- If you've made payments within 30 days late and more than 60 days late within the past two years, your lender may move on. Consider you a high-risk borrower. Your lender may come to the same conclusion if your current credit score is very low.
- If you have a second mortgage, z. B. Have a home equity loan, on your property. The thinking is, if you have a higher debt-to-credit ratio, you are more likely to default on your obligations.
- The value of your home has dropped dramatically since the FHA loan was first issued, so your LTV remains 80% or higher with its current market value.
What affects PMI rates?
- Size of your down payment. PMI costs less when you have a larger down payment (and vice versa).
- Your credit score. The higher your credit score, the lower your PMI premium will be.
- Potential for real estate value appreciation. If you live in a market with declining property values, your PMI premium could be higher.
- Loan type. Adjustable-rate mortgages (ARMs) require higher PMI payments than fixed-rate mortgages.
- Borrower occupancy. If the financed property is owner-occupied (you live there), your PMI premium is lower than for a rental or investment property.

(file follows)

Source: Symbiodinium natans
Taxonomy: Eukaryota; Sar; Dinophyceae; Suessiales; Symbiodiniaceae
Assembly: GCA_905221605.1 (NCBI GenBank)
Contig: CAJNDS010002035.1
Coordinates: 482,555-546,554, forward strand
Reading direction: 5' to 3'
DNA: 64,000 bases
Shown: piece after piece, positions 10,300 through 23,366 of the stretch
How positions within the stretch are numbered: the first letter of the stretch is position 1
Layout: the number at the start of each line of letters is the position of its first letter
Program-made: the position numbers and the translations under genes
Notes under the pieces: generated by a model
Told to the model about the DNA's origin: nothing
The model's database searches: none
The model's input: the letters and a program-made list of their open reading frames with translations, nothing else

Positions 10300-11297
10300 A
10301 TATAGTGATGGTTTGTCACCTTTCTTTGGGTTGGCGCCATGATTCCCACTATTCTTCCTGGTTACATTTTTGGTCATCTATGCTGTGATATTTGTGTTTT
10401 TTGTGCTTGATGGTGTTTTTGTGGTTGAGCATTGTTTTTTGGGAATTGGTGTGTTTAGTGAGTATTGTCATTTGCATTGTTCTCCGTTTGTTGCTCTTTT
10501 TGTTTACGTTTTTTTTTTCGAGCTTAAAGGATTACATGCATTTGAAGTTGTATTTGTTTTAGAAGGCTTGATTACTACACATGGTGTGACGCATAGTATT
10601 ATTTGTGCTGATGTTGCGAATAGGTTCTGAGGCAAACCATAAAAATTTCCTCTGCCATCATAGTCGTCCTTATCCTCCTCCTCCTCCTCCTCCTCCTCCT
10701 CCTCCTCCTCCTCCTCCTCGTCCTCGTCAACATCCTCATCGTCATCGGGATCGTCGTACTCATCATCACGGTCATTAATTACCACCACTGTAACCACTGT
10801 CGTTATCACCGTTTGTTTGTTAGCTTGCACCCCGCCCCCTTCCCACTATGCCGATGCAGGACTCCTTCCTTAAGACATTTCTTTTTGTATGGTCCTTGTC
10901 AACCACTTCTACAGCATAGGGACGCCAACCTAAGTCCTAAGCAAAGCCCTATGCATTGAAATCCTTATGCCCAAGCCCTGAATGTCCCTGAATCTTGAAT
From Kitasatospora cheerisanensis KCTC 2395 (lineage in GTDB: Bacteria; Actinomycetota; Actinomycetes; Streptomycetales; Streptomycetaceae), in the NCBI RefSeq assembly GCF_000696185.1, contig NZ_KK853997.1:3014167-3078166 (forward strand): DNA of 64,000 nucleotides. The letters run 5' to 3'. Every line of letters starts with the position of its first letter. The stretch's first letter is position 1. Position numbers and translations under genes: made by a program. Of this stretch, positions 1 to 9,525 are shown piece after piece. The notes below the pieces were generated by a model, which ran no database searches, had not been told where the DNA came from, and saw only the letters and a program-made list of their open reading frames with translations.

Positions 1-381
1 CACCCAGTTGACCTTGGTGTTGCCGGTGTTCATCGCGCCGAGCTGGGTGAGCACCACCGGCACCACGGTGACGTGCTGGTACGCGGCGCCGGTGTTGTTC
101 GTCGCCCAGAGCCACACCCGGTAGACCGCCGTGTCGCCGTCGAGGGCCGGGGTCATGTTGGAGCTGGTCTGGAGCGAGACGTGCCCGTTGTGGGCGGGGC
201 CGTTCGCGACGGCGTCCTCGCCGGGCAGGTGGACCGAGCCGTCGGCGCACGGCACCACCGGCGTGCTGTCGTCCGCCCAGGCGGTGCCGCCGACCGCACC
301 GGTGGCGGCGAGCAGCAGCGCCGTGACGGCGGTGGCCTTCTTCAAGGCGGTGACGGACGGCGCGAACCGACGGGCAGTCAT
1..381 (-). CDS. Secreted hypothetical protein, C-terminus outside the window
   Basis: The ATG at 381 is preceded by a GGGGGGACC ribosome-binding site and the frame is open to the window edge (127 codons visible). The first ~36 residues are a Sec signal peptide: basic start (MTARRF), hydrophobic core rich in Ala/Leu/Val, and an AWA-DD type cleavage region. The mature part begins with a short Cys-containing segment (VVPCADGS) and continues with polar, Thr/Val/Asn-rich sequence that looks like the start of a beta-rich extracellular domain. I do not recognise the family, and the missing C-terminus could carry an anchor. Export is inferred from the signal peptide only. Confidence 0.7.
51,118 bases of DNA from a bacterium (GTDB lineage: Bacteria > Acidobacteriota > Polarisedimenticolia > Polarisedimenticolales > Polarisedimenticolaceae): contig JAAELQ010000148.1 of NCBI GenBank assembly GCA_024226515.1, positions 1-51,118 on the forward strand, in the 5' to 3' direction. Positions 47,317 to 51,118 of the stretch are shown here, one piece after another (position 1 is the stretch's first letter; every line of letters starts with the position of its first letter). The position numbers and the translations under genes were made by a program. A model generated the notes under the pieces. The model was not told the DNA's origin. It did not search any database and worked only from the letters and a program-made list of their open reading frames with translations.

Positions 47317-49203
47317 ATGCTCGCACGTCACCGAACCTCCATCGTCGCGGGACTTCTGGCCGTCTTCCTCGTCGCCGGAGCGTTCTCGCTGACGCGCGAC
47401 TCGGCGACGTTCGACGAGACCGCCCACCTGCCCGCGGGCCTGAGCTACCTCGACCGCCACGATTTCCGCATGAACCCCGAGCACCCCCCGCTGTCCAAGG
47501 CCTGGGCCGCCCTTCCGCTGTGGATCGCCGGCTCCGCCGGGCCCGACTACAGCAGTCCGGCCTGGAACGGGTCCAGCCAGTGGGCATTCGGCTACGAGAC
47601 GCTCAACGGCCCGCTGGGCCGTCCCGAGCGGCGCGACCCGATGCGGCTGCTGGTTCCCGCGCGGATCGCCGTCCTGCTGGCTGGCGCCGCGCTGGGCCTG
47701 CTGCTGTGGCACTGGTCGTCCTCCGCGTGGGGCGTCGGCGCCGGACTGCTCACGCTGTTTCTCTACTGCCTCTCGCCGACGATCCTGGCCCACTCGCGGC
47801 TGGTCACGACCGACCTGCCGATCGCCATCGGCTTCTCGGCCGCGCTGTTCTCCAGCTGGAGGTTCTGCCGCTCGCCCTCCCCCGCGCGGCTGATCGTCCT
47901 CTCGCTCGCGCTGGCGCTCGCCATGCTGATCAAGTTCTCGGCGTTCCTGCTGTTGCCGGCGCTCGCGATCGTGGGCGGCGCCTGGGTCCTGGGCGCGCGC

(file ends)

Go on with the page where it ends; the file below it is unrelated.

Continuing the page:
Let's say you have a 30-year 4. 5% fixed rate mortgage for $200, 000. Your monthly mortgage payment (principal plus interest) would be $1, 013. If PMI 0. 5% cost, you would pay an additional $1, 000 per year or $83. 33 each month, increasing your monthly house payment to $1,096. 70.
In many cases, single premium PMI is the cheaper option as long as you stay in the home for at least three years. For the same $200, 000 loan, you could save about 1. Pay 4% up front, or $2, 800 (compared to about $3, 000 after three years with monthly PMI payments).
How to avoid private mortgage insurance
No matter which type you choose, PMI is not cheap. (And don't confuse it with mortgage life insurance, which goes to you or your heirs to pay off your mortgage if you become incapacitated or die.The lender is the sole beneficiary of PMI.) However, there are ways to avoid this.